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Jeffery Farnol
This eBook from the Gutenberg Project consists of approximately 286 pages of information about The Definite Object.

Uttering a wild, inarticulate cry, the lad sprang—­to be caught in M’Ginnis’s powerful grasp, but, even so, his fist grazed M’Ginnis’s full-lipped mouth.  For a moment Spike strove desperately to reach Bud’s grim-smiling face until, finding his efforts vain, he ceased all at once, bowed his head upon his arms, and burst into a passion of bitter sobbing; then, with an agile twist, he wrenched himself free, and turning, sped away, heedless of his jaunty straw hat that had fallen and lay upon the dusty sidewalk.  Languidly Soapy stooped and picked it up.

“His noo lid!” said he.  “Only bought t’day, I reckon!”

“Gee!” exclaimed M’Ginnis, staring after Spike’s fleeing figure, already far away, “he sure was some peevish!”

“Some!” nodded Soapy.  “If he’d happened t’ have a gun handy, here’s where you’d have cashed in for good, I reckon.  Yes, Bud, you’d be deader ‘n’ mutton!” sighed Soapy, turning Spike’s hat around upon his finger.  “You’d be as dead as—­little Maggie Finlay you was mentionin’!”

M’Ginnis wheeled so suddenly upon the speaker that he took a long step backward, but he still spun Spike’s hat upon his finger, and the pendulous cigarette quivered quite noticeably.  “Aw, quit it, Bud, quit it!” he sighed.  “You know I ain’t th’ kind o’ guy it’s healthy to punch around promiscuous.”

“You mean if he’d missed, there was you, eh?”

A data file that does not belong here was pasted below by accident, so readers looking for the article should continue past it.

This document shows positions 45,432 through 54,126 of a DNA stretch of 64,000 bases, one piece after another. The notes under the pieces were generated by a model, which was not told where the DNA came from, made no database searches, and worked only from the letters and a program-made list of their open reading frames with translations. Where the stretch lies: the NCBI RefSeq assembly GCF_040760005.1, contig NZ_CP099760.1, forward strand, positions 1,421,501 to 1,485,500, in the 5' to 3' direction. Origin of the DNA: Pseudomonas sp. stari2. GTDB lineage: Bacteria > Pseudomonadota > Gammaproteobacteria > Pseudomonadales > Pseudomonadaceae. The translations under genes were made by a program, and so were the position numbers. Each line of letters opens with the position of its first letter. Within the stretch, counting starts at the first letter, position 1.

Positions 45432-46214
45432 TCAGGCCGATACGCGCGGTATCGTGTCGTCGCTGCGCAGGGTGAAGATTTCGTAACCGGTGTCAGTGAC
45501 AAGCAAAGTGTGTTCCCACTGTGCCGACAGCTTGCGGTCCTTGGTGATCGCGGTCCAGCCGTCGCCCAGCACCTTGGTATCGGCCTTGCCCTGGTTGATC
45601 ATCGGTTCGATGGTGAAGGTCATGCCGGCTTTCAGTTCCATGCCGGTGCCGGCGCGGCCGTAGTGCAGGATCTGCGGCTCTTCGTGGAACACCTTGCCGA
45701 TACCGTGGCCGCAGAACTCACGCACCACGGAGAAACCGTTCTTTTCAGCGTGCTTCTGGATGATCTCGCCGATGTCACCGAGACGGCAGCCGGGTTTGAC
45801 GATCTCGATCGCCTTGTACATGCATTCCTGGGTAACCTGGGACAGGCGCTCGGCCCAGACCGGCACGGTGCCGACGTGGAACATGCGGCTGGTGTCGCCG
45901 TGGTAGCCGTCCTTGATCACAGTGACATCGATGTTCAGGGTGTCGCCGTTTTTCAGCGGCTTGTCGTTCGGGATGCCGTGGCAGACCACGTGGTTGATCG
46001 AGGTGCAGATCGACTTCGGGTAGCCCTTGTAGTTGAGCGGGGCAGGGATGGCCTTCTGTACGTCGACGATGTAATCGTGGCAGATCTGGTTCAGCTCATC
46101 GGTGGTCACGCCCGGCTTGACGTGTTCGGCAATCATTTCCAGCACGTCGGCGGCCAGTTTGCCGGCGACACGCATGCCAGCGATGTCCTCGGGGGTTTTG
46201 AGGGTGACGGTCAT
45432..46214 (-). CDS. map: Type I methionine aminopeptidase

“Well, I dunno, Bud, if it had been my sister—­maybe—­”

“Oh, I know the sort o’ dirty tyke you are, Soapy—­but I’m awake—­an’ I’ve got you, see?  If anything was t’ happen t’ me, I’ve left papers—­proofs—­’n’ it ’ud be the chair for yours—­savvy?”

“Anyway, Bud, I—­I haven’t got a sister,” said Soapy, juggling deftly with the hat.  “But there’s one thing, Bud, th’ guy who gets actin’ Mr. Freshy with Hermy is sure goin’ to ante-up in kingdom come, if th’ Kid’s around.”

“You’re a dirty dog, Soapy, but you’ve got brains in your ugly dome, I guess you’re right about th’ Kid, an’ that gives me an almighty good idea!” And M’Ginnis walked on awhile, deep in thought; and ever as he went, so between those pale and puffy lids two malevolent eyes watched and watched him.

“No,” sighed Soapy at last, sliding a long, pale hand into the pocket of his smartly-tailored coat, “no, I ain’t got a sister, Bud, but there was little Maggie Finlay.  I kind o’ used t’ think she was all t’ th’ harps an’ haloes.  I used t’ kind o’ hope—­but pshaw! she’s dead—­ain’t she, Bud?”

“I guess so!” nodded M’Ginnis, yet deep in thought.

“An’ buried—­ain’t she, Bud?”

“What th’ hell!” exclaimed Bud, turning to stare, “what’s bitin’ ye?”

“I’m wonderin’ ‘why’, an’ I’m likewise wonderin’ ‘who’, Bud.  Maybe I’ll find out for sure some day.  I’m—­waitin’, Bud, waitin’.  Goin’ around t’ O’Rourke’s, are ye?  Oh, well, I guess I’ll hike along wid ye, Bud.”

CHAPTER XIX

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